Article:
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First Roman Castle found at the Mosel
Quote: I still have to ask the Rheinisches Landesmuseum at Trier when and where ther will be (more serious)publications on the findings about Princastellum.
keep us posted please!
Robert Vermaat
FECTIO Late Romans
(Maurikios-Strategikon, book VIII.2: Maxim 12)
[Image: artgroepbutton.jpg]
Stll more pics here:,3258751
--- a better view of the locations' map included.
The essence:
The open day on last sunday has been a resounding success with about 100 participants.
Dr. Gilles gave a short glimpse of the future.
He and Berncastel's mayor Wolfgang Port have plans for the future.
-- The excavations will end for this year
-- The finds will be protected under layers of earth
-- Next year the reseach on the Burg Landshut and it's vicinty will restart
-- A castle preservation club will be established
-- Plans will be made how to present and touristiaclly exploit the site uin the future.
The newspaper seems to have concentrated on some facts about the medieval phase of Burg Landshut rather than on real news about roman times.
Last night I sent a request to the Rheinisches Landesmuseum Trier about what will be published on "Princastellum" and where and when this will be.



BTW --- M Caecilus, -- have you been there ??
Siggi K.
....a couple of informations have been published in :
"Funde und Ausgrabungen im Bezirk Trier" Vol.48 2016, pp30-39 (Finds and Excavations in the Trier area)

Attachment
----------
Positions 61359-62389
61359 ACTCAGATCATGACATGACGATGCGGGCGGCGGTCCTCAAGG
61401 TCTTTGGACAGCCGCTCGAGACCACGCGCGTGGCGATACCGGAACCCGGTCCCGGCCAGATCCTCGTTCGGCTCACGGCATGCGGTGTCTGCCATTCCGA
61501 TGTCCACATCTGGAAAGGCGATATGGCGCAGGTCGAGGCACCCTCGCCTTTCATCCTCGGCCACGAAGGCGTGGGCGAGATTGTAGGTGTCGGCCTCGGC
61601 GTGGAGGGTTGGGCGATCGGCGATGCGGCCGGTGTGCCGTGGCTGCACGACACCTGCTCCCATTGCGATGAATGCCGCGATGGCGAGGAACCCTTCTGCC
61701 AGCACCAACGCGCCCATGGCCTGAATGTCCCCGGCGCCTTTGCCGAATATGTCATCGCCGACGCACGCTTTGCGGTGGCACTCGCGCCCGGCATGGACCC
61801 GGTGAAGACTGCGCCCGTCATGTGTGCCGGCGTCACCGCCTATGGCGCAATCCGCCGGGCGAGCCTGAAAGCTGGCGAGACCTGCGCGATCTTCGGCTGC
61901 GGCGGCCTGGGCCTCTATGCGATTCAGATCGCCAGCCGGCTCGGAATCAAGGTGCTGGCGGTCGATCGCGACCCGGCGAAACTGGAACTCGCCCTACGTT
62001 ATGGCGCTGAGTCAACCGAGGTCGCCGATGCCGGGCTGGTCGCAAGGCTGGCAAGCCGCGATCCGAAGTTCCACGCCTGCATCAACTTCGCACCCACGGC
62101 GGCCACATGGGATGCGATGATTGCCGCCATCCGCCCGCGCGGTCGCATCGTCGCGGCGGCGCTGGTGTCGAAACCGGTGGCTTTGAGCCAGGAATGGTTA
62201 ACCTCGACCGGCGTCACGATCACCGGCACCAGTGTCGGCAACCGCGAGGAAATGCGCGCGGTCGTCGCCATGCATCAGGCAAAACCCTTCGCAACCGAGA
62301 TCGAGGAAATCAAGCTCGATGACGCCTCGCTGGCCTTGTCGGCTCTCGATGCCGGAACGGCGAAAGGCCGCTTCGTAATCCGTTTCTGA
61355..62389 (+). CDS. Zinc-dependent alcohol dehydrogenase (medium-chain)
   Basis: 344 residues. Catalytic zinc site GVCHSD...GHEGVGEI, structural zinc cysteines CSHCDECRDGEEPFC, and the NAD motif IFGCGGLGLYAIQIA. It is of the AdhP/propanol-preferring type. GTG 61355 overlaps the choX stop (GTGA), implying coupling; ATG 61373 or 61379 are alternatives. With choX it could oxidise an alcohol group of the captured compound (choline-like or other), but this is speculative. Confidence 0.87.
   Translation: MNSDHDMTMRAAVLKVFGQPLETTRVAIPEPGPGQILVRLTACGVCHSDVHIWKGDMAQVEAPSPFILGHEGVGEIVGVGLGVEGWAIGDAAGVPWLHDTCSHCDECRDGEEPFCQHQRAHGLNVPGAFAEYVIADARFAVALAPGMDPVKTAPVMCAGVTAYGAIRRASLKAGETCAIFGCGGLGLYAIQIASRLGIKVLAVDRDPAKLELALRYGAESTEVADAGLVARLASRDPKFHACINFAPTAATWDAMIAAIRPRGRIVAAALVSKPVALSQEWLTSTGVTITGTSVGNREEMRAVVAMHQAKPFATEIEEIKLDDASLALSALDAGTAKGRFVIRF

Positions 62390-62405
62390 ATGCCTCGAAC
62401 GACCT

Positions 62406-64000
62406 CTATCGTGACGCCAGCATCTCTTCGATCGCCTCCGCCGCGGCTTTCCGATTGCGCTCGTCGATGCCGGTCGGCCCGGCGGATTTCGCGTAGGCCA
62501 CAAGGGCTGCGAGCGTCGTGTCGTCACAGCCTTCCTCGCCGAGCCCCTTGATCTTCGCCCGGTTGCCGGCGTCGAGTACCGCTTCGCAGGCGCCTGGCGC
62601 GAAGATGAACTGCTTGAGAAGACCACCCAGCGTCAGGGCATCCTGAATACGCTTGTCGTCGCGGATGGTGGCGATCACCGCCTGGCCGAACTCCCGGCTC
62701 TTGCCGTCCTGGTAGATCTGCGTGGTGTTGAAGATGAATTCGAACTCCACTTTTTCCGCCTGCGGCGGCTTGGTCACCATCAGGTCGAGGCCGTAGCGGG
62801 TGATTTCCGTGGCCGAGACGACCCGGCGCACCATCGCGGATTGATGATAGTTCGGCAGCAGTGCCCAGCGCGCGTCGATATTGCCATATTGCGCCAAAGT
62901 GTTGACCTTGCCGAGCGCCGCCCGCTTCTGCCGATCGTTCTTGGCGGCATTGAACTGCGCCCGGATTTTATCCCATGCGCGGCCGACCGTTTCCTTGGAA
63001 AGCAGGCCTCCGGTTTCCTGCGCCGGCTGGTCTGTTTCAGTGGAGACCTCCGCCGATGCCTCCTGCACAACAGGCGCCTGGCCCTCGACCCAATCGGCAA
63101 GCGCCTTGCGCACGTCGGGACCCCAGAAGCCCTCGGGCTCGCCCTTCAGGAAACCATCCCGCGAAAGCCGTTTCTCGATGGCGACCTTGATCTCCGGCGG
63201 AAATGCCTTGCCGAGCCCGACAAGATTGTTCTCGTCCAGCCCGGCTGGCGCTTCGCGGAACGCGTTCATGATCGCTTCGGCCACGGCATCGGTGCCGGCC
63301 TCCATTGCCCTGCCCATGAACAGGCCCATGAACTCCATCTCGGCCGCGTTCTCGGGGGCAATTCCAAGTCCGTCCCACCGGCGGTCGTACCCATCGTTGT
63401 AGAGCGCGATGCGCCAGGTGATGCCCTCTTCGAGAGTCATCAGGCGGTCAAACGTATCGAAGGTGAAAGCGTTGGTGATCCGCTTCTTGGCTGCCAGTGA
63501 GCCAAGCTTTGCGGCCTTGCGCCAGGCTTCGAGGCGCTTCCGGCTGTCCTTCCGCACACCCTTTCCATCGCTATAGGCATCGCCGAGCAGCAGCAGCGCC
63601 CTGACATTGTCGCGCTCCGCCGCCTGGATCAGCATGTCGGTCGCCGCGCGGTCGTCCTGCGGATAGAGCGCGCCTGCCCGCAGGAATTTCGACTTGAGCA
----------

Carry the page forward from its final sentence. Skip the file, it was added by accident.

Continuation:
(Well, published in 2017, rather.)
A couple of new informations, but, as this is a place of a medieval
castle there, less extensive than I would have like it to be. Sad
O.K. in short what has been new:
The walls/towers of the fortification as they is visible
are from the 5th century.
Dated mainly by find of a pottery part of Alzey 10 type besides of other pottery and glass particles.
Other structures, however, internal as well as external seem to
point towards earlier buidings at the site, datable into the 4th century.
The treatise is close by a short round-up on late-roman fortifications in the Mosel-valley
accompanied by a little map brought up to more recent findings.
Still no more extensive treatise, as som of us may have hoped for.
As with the fortified villa at Bodenbach, this may be done later.
(For those interested:
Trierer Zeitschrift 79/80-2016/2017 -- Peter Henrich: Die befestigte Villa von Bodenbach (Kreis Vulkaneifel) im Kontext
der spätantiken Befestigungen Galliens und Niedergermaniens -- pp 231-283
[The fortified Villa of Bodenbach County of Volcanic Eifel with respect to late-antique fortifications in Gallia and Nether Germania]
BTW: Herein's another treatise on Trier's roman city walls inside the Amphitheatre : Die römische Stadtmauer im Trierer Amphitheater
In short: The city walls here were built together with the amphitheatre, dating to the second half of the 2nd cenrury AD.
And yes: the research showed a further tower incorporated in the course of the wall at the amphitheatre.
A second flanking tower at the northern gate towards the city. (Oppose to that one on the southern side that's already been known
since 1923.

That's all for now.


Siggi K.

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